In the government press release, Secretary of State for Energy Ed Davey says: "For the first time, a nuclear power station in this country will not have been built with money from the British taxpayer."

    NEW NUCLEAR Via Twitter Adam Parsons Business Correspondent

    tweets: Rate or return for EDF from Hinkley will be 10%, according to press release.

    MERLIN FLOAT 0703:

    Merlin Entertainments, which owns Legoland and Alton Towers, has announced that it plans to float on the London Stock Exchange.

    BRAZIL OIL 0704: World Service

    The first auction of rights to develop Brazil's huge offshore oil reserves is due to go ahead in Rio de Janeiro later today. Big foreign businesses are among the bidders, but the World Service reports that some Brazilian oil workers are planning protests, complaining that the government is selling out to foreign interests.

    AT&T DEAL 0715:
    AT&T logo

    US telecom giant AT&T has agreed to lease nearly 9,100 of its towers and sell another 600 to tower operator Crown Castle International. It will receive nearly $4.85bn (£3bn) in cash upfront. The deal gives AT&T cash to fund a share buyback announced earlier this year, as well as a multi-billion dollar plan to upgrade its wireless and high-speed internet networks.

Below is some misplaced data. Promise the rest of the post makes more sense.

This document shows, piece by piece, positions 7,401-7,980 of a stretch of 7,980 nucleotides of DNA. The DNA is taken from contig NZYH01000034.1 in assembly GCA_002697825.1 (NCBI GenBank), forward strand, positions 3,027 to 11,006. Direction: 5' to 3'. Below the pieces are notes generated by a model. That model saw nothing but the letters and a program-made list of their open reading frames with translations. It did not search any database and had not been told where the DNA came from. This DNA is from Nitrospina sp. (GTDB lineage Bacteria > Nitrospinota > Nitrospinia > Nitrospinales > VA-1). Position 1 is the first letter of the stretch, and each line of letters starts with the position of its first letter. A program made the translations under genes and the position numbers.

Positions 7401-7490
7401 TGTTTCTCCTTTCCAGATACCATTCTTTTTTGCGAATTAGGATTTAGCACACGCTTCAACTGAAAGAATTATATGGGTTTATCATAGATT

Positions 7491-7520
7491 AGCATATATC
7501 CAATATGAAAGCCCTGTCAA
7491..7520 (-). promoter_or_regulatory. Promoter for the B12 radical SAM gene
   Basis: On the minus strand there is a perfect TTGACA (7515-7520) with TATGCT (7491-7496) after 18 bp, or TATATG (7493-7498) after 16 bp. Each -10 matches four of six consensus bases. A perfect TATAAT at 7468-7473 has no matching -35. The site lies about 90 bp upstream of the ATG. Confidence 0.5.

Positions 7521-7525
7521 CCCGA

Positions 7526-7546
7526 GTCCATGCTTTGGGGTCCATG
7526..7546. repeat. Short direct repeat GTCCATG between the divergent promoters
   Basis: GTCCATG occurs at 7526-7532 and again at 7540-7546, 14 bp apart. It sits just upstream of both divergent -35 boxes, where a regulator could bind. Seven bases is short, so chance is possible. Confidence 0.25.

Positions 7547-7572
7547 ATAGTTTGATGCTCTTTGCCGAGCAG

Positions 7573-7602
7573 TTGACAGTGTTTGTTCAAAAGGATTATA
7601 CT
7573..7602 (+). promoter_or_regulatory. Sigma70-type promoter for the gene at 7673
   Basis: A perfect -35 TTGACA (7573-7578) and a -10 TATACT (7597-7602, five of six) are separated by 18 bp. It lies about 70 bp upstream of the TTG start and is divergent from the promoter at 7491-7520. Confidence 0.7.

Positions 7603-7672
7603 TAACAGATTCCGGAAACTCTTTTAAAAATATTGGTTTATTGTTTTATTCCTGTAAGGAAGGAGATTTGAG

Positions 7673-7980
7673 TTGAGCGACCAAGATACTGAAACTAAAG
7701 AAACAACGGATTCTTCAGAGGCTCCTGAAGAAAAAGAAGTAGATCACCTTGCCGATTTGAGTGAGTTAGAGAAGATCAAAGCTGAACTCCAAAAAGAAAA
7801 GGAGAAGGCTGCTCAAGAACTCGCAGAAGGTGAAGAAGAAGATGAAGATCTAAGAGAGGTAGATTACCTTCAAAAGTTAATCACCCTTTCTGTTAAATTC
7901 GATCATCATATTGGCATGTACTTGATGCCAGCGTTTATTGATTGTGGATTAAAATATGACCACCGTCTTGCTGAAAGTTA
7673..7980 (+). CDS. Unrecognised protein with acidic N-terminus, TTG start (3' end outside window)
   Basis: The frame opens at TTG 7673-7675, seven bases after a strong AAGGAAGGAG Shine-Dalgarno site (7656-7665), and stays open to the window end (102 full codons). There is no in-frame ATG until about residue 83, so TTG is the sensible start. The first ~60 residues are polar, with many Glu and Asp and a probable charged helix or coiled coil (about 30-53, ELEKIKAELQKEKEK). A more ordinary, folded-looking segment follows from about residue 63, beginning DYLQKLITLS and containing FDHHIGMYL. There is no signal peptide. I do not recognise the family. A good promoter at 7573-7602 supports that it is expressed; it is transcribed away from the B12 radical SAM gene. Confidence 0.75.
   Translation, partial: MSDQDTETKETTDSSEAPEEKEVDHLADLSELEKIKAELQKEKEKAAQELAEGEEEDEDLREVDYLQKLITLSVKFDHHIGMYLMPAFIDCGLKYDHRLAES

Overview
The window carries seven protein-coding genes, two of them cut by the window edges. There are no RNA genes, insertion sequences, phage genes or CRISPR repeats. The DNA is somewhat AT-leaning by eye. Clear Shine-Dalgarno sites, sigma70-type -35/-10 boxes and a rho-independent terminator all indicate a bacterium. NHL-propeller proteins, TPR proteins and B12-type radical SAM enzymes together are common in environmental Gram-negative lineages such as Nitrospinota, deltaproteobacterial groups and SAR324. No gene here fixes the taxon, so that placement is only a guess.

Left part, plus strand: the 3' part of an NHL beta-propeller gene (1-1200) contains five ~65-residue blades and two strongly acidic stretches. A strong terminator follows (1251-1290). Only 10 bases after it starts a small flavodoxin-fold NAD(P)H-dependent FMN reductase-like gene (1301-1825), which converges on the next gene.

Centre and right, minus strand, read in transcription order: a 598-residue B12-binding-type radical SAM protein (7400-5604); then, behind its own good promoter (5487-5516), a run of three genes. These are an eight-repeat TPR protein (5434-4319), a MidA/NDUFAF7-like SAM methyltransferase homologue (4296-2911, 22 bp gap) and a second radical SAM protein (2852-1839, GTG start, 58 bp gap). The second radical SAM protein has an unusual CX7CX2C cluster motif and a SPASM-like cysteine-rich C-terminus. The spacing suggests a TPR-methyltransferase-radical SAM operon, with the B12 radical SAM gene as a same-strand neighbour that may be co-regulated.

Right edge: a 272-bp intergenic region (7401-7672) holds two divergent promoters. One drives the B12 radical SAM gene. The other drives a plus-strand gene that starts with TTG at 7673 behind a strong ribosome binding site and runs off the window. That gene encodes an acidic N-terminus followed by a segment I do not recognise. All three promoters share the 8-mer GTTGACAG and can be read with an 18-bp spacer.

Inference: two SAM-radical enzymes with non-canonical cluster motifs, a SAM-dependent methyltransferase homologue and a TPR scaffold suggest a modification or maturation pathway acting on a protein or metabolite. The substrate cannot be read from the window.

NEW NUCLEAR Via Twitter Adam Parsons Business Correspondent

    tweets: Ed Davey getting absolutely drenched on @BBCBreakfast. Rain power?

    MERLIN FLOAT 0720:
    Legoland recreation of Royal Baby announcement

    Merlin's announcement says it operates 99 attractions in 22 countries which attracted more than 54 million visitors in 2012. It is Europe's leading visitor attraction operator and the second largest globally after Walt Disney.

    NEW NUCLEAR 0724: BBC Breakfast
    Ed Davey

    Ed Davey is gripping his umbrella in the wind and the rain at Hinkley Point in Somerset to speak to BBC Breakfast. He says local people are very happy about getting the investment for the new nuclear power plant in their area. He says 57% of the work will go to British firms and British workers, despite the involvement of the French and Chinese.

    NEW NUCLEAR 0728: Radio 4

    Dieter Helm, a professor of energy policy at Oxford University, reminds us of the huge government involvement in nuclear power investment. "EDF is 85% owned by the French government, the Chinese investors are state-owned, and the UK government is standing behind the price," he tells the Today programme.

    Heathrow Airport

    Heathrow has released 9-month results. Pre-tax profits came in at £266m, up from £112m in the same period last year. Passenger numbers were up 3.6% to 54.8 million.

    MERLIN FLOAT 0744:
    Smiler ride at Alton Towers

    Merlin, which owns Alton Towers, Legoland and Madame Tussauds, is sweetening the deal for its forthcoming stock market float. The minimum application will be £1,000 and individual shareholders get a 30% discount on either two adult Merlin Annual Passes or one family Merlin Annual Pass. But you can get 25% off now just for applying online.